4 People Every Crew Needs
  1. Wise man - delights in establishing his merit
  2. Brave man - likes to show his courage in action
  3. Covetous man - quick at seizing advantages
  4. Stupid man - no fear of death

"He will win who, prepared himself, waits to take the enemy unprepared."

Certain victory comes to those who are prepared.  Preparation comes by training, exercise, drill, and knowledge of facilities, aircraft, and equipment.  An attitude of "life long learning" and "continuous education" should be promulgated throughout your department and personnel. 

There is a saying that says, "When opportunity comes, it's to late to start preparing."  This can apply to the organization as a whole, and the individual.  It is only through continual preparation and improvement that we can be ready for what may come - large scale incident, natural disaster, promotions, additional responsibilities.

"He will win who has military capacity and is not interfered with by the sovereign."

Are you operating in your designated role? Victory can be easily lost when people start to get involved in tasks and activities that are not part of their role or responsibilities. We each have a position to function in and a part to play.  It is when we are all working our part that the organization is in sync and great success can be achieved.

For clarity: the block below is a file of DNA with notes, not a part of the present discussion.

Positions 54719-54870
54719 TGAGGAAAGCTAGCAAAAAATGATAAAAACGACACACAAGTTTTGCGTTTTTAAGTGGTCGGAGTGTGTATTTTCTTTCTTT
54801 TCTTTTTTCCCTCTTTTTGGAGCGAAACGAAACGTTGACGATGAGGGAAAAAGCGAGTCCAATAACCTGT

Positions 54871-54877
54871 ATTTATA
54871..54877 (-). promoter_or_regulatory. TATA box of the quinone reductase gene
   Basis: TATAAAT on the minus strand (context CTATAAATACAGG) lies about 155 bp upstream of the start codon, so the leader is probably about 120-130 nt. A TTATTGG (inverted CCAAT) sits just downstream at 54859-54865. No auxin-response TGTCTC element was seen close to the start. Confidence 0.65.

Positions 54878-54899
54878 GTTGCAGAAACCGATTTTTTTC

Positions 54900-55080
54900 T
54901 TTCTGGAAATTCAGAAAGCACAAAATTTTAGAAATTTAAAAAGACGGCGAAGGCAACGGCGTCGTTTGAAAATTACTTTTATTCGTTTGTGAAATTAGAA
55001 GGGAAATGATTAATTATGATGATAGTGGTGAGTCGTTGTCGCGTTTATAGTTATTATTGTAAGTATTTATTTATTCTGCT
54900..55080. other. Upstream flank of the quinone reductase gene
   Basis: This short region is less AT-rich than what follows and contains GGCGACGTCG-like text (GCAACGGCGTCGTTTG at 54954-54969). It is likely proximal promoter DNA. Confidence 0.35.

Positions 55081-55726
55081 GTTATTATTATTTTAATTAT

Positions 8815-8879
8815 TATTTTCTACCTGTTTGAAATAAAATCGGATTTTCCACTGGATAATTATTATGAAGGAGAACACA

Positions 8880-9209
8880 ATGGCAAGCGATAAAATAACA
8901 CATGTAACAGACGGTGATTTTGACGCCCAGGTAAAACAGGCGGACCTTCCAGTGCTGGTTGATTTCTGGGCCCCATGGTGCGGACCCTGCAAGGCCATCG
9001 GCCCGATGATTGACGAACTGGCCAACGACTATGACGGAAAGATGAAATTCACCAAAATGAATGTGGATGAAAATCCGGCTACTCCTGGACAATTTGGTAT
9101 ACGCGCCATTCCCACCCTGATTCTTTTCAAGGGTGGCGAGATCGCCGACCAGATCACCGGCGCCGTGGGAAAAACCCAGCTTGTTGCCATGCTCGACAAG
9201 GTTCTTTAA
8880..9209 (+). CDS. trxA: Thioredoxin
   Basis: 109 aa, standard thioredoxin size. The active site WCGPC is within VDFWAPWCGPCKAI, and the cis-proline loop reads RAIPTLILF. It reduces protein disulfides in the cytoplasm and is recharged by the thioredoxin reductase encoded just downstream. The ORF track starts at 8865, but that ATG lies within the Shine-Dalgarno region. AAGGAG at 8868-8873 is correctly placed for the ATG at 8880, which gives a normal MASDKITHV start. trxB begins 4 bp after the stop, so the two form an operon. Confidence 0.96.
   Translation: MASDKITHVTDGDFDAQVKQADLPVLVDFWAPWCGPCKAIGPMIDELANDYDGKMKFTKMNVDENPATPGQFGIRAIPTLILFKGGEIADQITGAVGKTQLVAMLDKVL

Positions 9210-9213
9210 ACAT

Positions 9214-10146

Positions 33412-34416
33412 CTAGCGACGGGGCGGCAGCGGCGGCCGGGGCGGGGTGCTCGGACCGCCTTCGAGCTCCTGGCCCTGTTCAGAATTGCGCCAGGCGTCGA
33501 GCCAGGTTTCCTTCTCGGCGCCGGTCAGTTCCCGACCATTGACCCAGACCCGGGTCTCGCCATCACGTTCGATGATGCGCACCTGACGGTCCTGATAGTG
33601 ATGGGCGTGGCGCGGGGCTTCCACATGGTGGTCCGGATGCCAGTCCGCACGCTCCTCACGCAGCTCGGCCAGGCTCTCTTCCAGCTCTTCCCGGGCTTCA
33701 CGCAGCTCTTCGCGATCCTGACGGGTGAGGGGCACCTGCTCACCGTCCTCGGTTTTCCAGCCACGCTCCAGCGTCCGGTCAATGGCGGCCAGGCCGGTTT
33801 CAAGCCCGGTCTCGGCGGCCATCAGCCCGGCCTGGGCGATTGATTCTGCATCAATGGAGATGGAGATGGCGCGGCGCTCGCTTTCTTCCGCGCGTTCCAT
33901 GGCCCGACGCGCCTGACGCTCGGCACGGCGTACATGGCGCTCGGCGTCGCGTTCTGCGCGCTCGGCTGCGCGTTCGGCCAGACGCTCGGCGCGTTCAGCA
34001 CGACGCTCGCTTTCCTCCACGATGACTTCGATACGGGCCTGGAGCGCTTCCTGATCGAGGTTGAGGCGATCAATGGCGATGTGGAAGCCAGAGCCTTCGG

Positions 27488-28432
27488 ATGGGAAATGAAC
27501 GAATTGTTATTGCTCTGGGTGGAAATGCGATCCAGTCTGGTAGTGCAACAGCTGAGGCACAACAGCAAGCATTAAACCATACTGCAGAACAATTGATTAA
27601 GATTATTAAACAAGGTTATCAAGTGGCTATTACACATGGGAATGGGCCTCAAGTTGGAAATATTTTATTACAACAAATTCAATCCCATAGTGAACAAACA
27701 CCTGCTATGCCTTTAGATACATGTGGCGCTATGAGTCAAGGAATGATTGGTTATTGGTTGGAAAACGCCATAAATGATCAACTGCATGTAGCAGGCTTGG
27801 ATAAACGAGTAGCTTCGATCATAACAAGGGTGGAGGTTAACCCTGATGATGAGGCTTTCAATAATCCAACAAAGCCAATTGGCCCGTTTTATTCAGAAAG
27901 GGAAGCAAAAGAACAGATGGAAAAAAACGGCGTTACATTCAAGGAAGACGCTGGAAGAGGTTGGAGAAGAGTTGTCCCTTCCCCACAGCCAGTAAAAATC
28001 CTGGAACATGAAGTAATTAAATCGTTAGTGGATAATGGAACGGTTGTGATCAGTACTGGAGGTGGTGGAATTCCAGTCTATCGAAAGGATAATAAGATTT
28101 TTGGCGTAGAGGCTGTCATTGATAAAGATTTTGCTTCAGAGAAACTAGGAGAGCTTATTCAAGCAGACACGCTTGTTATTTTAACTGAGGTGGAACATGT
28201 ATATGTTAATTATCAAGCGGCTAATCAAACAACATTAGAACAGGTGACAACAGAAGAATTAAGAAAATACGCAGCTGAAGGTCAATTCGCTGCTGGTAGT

Each individual must master his assigned role, before taking on other responsibilities. Too often, people want to skip parts in the middle to get the top.  These individuals never excel at any part, often fail to get to the top, and can be destructive to moral and the department as a whole.

"It is the sovereign's function to give broad instructions, but to decide on battle it is the function of the general." - Wang Tzu



   

  1. He will win who knows when to fight and when not to fight - PREVENTION.
  2. He will win who knows how to handle, both, superior forces and inferior forces - TACTICS.
  3. He will win whose army is animated by the same spirit throughout all its ranks - LEADERSHIP.
  4. He will win who, prepared himself, waits to take the enemy unprepared - TRAINING.
  5. He will win who has military capacity and is not interfered with by the sovereign - ROLES.


Other articles in this series: